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“The Visual Language of Cinema was Connected to Both Sexual Assault and Employment Discrimination” | Nina Menkes, Brainwashed: Sex-Camera-Power

Brainwashed director Nina MenkesBrainwashed director Nina Menkes. (Photo: Hugo Wong)

The last two years have prompted much contemplation and reconsideration of the reasons why we make our films as well as the ways in which we make them. What aspect of your filmmaking—whether in your creative process, the way you finance your films, your production methodology or the way you relate to your audience—did you have to reinvent in order to make and complete the film you are bringing to the festival this year?

Those people who are familiar with my work know that my films have always come to me from the inside. Images appear before my mind’s eye and call out to me—they are very insistent and they sort of force me to listen, to make films about them, to unravel their secret messages via cinematic manifestation. So my movies, until now, have always emerged in a very private and highly personal manner. Brainwashed is completely different in the sense that film came to me from the outside.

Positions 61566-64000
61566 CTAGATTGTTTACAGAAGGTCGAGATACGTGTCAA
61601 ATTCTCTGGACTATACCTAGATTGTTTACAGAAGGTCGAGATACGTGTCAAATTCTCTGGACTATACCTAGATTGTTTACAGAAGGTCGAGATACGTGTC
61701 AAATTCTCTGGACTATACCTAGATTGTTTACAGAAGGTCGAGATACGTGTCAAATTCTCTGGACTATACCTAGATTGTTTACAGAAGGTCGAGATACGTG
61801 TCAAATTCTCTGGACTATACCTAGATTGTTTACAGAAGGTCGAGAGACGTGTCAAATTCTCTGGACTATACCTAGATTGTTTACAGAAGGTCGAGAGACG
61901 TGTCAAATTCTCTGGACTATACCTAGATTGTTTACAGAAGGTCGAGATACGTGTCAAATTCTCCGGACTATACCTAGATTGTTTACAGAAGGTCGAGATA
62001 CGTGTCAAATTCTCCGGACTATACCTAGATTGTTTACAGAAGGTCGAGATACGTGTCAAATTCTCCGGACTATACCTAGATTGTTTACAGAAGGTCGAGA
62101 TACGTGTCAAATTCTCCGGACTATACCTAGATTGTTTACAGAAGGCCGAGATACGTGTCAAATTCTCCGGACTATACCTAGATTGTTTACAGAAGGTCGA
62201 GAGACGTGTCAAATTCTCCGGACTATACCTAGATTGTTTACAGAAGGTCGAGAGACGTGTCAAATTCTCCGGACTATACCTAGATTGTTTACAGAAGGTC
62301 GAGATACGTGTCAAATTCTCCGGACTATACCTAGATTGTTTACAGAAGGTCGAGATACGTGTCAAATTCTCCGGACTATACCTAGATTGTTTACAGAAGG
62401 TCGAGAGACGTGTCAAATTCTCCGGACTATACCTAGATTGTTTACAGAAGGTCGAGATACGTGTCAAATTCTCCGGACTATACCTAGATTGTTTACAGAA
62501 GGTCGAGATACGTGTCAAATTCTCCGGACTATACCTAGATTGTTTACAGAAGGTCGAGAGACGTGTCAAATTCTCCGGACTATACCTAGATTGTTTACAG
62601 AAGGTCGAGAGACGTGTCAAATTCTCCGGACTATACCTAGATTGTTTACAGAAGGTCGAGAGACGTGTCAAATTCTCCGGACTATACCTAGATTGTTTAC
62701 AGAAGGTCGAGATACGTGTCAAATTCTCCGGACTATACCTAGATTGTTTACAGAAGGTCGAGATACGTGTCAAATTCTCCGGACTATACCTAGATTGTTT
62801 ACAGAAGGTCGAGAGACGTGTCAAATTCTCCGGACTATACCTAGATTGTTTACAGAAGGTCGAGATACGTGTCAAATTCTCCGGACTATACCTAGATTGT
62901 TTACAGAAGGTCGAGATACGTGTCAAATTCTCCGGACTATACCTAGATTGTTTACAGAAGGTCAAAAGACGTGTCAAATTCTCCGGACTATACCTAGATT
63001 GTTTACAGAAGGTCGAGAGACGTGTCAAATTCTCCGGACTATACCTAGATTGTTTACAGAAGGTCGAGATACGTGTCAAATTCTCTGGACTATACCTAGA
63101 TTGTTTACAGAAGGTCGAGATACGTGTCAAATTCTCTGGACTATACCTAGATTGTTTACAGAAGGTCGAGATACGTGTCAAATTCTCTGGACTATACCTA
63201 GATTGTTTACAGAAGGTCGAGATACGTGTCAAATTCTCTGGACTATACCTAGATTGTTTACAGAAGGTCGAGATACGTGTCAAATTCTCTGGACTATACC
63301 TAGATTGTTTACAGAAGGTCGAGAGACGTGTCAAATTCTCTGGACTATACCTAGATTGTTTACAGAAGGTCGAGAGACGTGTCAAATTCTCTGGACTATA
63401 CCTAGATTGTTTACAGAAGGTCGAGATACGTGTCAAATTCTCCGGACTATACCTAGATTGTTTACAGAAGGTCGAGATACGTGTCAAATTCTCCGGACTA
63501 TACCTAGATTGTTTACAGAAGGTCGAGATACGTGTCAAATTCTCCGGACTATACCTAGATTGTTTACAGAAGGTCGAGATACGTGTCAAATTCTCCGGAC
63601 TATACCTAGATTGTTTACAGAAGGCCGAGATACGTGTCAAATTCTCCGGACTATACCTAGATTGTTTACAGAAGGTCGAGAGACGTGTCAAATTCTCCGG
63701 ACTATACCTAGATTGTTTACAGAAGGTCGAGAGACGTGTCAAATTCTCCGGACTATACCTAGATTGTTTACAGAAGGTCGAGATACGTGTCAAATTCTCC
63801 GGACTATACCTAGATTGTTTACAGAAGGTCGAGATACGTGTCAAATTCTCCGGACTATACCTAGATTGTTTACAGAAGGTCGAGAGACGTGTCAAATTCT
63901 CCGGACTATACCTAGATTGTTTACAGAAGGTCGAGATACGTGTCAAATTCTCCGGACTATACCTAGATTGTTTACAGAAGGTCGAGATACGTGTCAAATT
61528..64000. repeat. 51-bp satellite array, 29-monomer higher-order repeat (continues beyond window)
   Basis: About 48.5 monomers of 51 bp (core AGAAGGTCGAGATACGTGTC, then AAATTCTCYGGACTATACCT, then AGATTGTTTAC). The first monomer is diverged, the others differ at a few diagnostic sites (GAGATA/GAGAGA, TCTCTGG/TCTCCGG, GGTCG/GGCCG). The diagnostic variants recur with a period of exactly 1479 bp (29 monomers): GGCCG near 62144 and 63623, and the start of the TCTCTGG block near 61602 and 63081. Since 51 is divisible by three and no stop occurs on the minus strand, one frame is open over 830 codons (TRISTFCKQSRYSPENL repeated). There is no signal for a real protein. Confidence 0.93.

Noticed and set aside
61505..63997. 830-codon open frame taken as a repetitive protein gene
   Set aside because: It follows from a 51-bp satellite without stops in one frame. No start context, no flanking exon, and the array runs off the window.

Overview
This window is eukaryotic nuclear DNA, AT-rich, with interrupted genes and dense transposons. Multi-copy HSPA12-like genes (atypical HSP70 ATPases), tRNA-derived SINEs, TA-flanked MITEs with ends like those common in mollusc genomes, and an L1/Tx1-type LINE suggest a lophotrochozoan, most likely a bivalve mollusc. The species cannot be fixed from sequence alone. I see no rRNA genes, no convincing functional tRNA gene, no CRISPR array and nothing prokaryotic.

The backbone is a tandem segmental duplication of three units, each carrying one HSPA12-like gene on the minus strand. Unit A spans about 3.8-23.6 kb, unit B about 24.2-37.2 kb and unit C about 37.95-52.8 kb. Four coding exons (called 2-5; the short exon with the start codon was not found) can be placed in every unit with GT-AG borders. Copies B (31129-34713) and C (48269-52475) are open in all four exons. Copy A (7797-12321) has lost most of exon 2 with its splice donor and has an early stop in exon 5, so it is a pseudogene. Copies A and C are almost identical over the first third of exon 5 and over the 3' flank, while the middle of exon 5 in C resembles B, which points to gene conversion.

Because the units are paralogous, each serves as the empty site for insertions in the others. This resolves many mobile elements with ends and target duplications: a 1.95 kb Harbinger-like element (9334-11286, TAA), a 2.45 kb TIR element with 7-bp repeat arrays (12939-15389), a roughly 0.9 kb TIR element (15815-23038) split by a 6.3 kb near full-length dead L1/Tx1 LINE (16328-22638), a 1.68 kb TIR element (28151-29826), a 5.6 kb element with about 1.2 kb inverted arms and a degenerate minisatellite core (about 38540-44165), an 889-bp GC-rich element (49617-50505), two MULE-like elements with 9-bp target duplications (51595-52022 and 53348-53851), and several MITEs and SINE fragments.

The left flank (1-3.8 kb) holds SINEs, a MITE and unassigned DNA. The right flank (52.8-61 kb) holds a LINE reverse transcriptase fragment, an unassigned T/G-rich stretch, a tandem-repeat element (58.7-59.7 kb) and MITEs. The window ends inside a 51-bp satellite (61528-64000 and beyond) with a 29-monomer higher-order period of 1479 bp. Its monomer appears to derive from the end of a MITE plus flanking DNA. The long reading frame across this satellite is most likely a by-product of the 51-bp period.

I wrote an essay for this magazine in November 2017, directly after the Harvey Weinstein story broke in The New York Times. My essay outlined, in brief, how the visual language of cinema was connected to both sexual assault and employment discrimination against women. Much to my amazement, the piece went viral and became Filmmaker’s most read article of that year. This in turn led to numerous invitations to give my cinematic talk, “Sex and Power; The Visual Language of Cinema,” both in the US and internationally. The reactions to my presentation were so strong that I was encouraged by numerous people to turn the talk into a feature film! Brainwashed is based on my talk but takes it much farther; the talk had 10-15 film clips—the movie has over 175, plus interviews with 23 illustrious, amazing women who all discuss, in different ways, the essential points described above.

So this film came to me from the world, and it’s made for the world; for a wide audience. So…that’s a real change for me as a filmmaker.

See all responses to our annual Sundance Question here.

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